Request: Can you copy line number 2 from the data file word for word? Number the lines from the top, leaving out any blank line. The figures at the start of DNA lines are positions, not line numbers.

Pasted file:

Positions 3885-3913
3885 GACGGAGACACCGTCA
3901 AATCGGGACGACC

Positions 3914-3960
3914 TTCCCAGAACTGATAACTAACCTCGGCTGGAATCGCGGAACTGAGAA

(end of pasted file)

3885 GACGGAGACACCGTCA